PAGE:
How to Generate Income While RetiredSubmitted by Butera Wealth Management, LLC on June 7th, 2016
There is a retirement crisis silently occurring in the United States in the modern era. While the economy shows signs of growth and steady improvement, many are losing sight of the goal of saving for retirement. In fact, Time notes that 1 in 3 Americans have saved nothing for retirement as of March 2016.
Even individuals who have started a retirement fund do not always end up saving enough, often because of misguided investment approaches. For example, those with a history of conservative investments, producing little to no returns, need to think differently when retired. These individuals need to find a way to generate income while retired.
What to Avoid
Above all else, it is important not to panic or act aggressively. If you act aggressively by taking more risk with your investments over time, you could experience more volatility during retirement that could be devastating.
Where to Start
The best approach to generating income during retirement depends on a number of factors. This includes, but it is not limited to: how much you have saved to date, how much income you will need in retirement, and how long you have to achieve that financial benchmark.
Interest and Dividends
If you want to seek a safe approach to generating income during retirement, you may want to consider spending only your interest and dividend payments. This is a simple approach that keeps your retirement savings intact. It will not provide you with a great deal of annual income during retirement, but it may offer a good chance of your income lasting throughout your retirement.
In order to follow this approach, you will need a substantial portfolio to begin with. Also, consider investing your savings in bonds and other fixed income investments designed to generate income for you. If you have a goal of the funds lasting longer, invest a portion in stock investments that have the potential to counteract inflation. Stock investing involves risk including loss of principal. Bonds are subject to market and interest rate risk if sold prior to maturity. Bond values will decline as interest rates rise and bonds are subject to availability and change in price.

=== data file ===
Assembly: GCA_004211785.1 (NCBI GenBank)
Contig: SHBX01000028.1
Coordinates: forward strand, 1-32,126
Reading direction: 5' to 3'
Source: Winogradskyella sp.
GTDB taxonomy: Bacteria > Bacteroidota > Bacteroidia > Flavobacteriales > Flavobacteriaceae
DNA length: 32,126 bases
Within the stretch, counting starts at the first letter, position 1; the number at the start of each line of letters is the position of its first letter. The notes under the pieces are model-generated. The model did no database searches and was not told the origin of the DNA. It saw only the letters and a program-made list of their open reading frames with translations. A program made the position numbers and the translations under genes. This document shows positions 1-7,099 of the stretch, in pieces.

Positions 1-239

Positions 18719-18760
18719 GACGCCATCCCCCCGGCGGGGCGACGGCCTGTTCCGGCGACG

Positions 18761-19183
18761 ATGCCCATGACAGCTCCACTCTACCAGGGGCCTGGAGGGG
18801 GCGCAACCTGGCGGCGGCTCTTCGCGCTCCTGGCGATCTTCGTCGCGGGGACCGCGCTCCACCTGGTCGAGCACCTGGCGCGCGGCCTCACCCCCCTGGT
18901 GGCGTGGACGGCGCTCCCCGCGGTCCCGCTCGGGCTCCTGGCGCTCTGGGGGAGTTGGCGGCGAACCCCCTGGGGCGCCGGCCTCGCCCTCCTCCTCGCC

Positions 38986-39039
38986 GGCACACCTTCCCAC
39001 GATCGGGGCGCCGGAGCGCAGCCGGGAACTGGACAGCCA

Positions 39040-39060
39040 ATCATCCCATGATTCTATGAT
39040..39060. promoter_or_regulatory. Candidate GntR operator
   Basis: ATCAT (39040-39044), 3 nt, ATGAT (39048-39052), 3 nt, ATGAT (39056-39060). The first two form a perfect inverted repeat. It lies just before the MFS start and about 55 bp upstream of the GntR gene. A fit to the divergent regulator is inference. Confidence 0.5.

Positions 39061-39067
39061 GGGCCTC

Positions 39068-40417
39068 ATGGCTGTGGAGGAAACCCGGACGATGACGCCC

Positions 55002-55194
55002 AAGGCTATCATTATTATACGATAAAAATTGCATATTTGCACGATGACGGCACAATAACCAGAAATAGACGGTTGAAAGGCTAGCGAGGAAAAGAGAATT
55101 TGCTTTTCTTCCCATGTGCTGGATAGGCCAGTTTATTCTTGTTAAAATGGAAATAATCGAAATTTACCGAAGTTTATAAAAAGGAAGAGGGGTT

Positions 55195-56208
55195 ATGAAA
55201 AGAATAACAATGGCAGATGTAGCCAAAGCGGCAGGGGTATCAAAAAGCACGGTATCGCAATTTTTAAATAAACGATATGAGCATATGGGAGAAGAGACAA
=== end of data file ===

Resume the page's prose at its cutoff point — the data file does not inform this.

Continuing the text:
Another possible approach to increasing your retirement income is to draw your annual income from a combination of interest and dividends, as well as minimal withdrawals of principal funds. You can invest according to an asset allocation plan that reflects your time horizon during retirement, your comfort with various levels of risk, and need for income.
This is best used by withdrawing interest, dividends, and proceeds (if any) from selling other investments at a set rate. An example of this could be taking 4% of your portfolio's value each year for income. The withdrawals could be increased as needed to keep pace with inflation.
Asset allocation does not ensure a profit or protect against a loss.
Total Return with Annuity
Additionally, you can attempt to supplement interest and dividend income, and principal withdrawals, with the guaranteed income of a fixed annuity. This requires using a portion of savings to purchase an annuity that pays a guaranteed stream of income for a predetermined period of time, or for life. This could be helpful with your basic expenses. The balance of your money could be invested in more growth oriented assets that may have a better chance to keep pace with the cost of living.
Fixed annuities are long-term investment vehicles designed for retirement purposes. Gains from tax-deferred investments are taxable as ordinary income upon withdrawal. Guarantees are based on the claims paying ability of the issuing company. Withdrawals made prior to age 59 ½ are subject to a 10% IRS penalty tax and surrender charges may apply.
Whatever approach you take, it is important to consult your financial advisor to determine the risks and potential rewards of doing so. No one approach is right for everyone, and your needs might change during retirement, forcing you to adopt a new approach to generating income during retirement.
Consult Louis J. Butera, CFP®, today for further information.